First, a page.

It’s officially a trend—over the past week, three U.
It’s officially a trend—over the past week, three U.S. senators have announced that they will forgo running for re-election in 2012. Texas Republican Sen. Kay Bailey Hutchison was first out of the gate with her announcement last Thursday that she would not seek a fourth term. Then, on Tuesday, North Dakota Democratic Sen. Kent Conrad announced that he planned to retire and was followed less than twenty-four hours later by Connecticut Sen. Joe Lieberman, a Democratic-leaning Independent.
In addition to Conrad and Lieberman, there are twenty-one other members of the Democratic Senate caucus up for re-election in 2012 compared with just ten Republicans, a consequence of the 2006 wave election in which Democrats captured seats in generally Republican-leaning such as Montana as well as swing states like Ohio.
Potential candidates in all three states are jockeying for position, and party eminences have begun to make their preferences known. In Texas, former President George H. W. Bush has announced his support for Secretary of State Roger Williams as a successor to Hutchison. Williams will face serious opposition from Lt. Gov. David Dewhurst, who announced his intention to run last Friday. Texas Railroad Commissioner Michael Williams is likely to announce his own Senate bid next week. Another potential contender: U.S. Rep. and former presidential candidate Ron Paul, who came in a close second to Dewhurst in a recent poll of the state’s Republicans.
On the Democratic side, former Houston Mayor Bill White expressed interest in the Senate before mounting his unsuccessful 2010 bid for governor. A February 2009 poll found White trailing Dewhurst by 5 points. However, Nate Silver speculated last Thursday that it any Democratic candidate for the seat will face significant obstacles.
In North Dakota, where Conrad had been running radio advertisements defending his record as recently as last week, Republican state Public Service Commissioner Brian Kalk had expressed interest in challenging the Democratic incumbent before he announced his retirement. Among the other Republicans considering a run are state Attorney General Wayne Stenehjem, Tax Commissioner Cory Fong, Gov. Jack Dalrymple and Lt. Gov. Drew Wrigley.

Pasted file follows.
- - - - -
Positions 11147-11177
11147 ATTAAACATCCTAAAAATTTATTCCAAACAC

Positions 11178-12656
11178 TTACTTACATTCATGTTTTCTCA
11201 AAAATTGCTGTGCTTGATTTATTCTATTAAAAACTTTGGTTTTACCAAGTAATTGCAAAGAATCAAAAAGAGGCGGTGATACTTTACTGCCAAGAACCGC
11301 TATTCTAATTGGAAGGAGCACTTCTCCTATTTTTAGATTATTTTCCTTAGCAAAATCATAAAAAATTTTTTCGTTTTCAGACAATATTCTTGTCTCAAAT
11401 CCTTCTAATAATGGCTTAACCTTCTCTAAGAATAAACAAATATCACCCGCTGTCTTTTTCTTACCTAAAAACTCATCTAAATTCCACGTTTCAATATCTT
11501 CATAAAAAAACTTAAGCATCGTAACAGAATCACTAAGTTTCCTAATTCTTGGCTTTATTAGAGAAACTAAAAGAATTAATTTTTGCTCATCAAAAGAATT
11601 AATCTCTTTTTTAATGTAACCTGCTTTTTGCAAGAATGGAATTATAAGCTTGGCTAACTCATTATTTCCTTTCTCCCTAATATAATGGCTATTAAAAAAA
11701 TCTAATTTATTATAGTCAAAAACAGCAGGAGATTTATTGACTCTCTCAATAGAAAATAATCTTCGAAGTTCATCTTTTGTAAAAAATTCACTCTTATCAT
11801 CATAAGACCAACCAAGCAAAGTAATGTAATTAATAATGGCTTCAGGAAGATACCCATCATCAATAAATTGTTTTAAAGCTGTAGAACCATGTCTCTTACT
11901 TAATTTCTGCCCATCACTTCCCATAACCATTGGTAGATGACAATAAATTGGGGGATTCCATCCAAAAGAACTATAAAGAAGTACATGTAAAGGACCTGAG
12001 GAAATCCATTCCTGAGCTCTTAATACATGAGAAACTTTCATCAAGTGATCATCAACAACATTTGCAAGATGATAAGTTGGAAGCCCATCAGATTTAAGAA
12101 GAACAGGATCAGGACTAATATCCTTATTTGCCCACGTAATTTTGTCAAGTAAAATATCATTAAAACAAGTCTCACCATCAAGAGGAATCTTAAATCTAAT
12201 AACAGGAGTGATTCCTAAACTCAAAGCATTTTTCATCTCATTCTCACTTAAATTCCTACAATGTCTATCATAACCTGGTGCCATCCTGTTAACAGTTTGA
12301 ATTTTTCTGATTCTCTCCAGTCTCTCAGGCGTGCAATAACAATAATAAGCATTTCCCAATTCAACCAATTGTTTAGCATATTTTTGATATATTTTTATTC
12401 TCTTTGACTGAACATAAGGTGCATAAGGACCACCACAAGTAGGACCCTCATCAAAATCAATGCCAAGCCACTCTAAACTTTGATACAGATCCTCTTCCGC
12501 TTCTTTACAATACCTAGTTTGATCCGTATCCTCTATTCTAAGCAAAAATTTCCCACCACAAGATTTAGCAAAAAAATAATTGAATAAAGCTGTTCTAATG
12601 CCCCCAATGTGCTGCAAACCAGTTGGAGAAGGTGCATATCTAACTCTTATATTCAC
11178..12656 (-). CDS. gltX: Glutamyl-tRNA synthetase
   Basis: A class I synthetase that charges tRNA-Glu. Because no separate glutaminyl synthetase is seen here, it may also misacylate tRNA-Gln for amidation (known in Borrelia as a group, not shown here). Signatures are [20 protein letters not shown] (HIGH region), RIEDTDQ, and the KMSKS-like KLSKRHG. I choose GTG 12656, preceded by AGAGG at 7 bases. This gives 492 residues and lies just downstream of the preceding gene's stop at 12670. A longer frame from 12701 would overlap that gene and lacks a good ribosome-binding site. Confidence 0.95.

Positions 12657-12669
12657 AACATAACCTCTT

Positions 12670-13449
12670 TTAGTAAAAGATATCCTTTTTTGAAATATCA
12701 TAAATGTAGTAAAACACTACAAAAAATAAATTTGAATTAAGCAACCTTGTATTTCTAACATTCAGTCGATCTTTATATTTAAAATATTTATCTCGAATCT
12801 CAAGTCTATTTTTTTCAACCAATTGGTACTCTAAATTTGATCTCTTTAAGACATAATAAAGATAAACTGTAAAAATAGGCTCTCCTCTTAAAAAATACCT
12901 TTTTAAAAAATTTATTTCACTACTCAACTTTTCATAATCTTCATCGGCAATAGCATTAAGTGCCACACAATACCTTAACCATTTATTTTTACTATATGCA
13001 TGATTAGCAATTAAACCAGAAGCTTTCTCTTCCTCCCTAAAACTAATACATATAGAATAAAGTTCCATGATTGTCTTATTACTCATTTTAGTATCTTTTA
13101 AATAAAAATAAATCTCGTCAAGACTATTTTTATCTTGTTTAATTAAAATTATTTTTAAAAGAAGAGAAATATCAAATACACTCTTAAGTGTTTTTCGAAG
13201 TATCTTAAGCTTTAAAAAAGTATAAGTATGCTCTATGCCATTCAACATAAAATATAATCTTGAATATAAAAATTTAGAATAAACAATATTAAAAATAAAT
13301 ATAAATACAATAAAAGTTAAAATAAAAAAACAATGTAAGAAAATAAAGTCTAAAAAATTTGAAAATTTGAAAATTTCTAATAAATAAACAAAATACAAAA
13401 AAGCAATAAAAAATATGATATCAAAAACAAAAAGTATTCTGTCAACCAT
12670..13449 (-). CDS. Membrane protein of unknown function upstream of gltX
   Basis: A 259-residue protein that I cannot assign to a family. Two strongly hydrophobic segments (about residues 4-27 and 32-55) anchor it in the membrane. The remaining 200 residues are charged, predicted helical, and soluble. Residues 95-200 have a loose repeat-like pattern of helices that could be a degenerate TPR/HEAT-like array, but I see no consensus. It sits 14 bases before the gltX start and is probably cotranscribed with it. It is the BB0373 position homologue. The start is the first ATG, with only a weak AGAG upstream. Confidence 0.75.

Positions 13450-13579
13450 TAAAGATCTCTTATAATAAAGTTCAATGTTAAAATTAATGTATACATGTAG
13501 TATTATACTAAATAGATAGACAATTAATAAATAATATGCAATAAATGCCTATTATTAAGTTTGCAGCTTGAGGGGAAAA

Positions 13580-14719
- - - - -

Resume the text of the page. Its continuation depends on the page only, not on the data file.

Conrad’s retirement opens the field to potential Democratic candidates, though they face steep odds as well. In the 2010 race to replace retiring North Dakota Democratic Sen. Byron Dorgan, Republican John Hoeven defeated Democrat Tracy Potter by a whopping 54 points.
Lieberman’s decision was the most closely watched of the three. The former Democratic vice presidential nominee angered many in his party with his outspoken support for the Iraq War and lost the Democratic Senate primary in 2006 to Greenwich Town Selectman Ned Lamont. Lieberman came back to win in the general election as an Independent, buoyed by strong support from the state’s Republicans. This time around, he was likely to face a stronger Republican nominee in addition to continued strong opposition from Democrats, making his path to re-election increasingly uncertain. Indeed, an internal poll released Tuesday by former Connecticut Secretary of State Susan Bysiewicz, who announced her candidacy the same day, showed her leading in several Democratic primary scenarios as well as a three-way general election against Lieberman and either Linda McMahon, the 2010 Republican Senate nominee, or Tom Foley, the 2010 Republican gubernatorial nominee.
Of course, Bysiewicz is likely to have competition in the Democratic primary before she even gets to the general election. Rep. Chris Murphy (CT-5) has been signaling his intention to run for several weeks and, after Bysiewicz released her internal poll, he released a statement indicating that he would announce his intentions soon.
In recent weeks, speculation has increased that several embattled Democrats—including Nebraska Sen. Ben Nelson and Virginia Sen. Jim Webb—will bow out of potentially bruising re-election fights in 2012. On the Republican side, the threat to incumbents comes primarily from far-right primary challenges, as in the case of Maine Sen. Olympia Snowe and Utah Sen. Orrin Hatch. Nevada Sen. John Ensign, who has been embroiled in an adultery scandal, would presumably be vulnerable as well should he choose to run again.
Noah Rothman is the online editor at C&E. Email him at firstname.lastname@example.org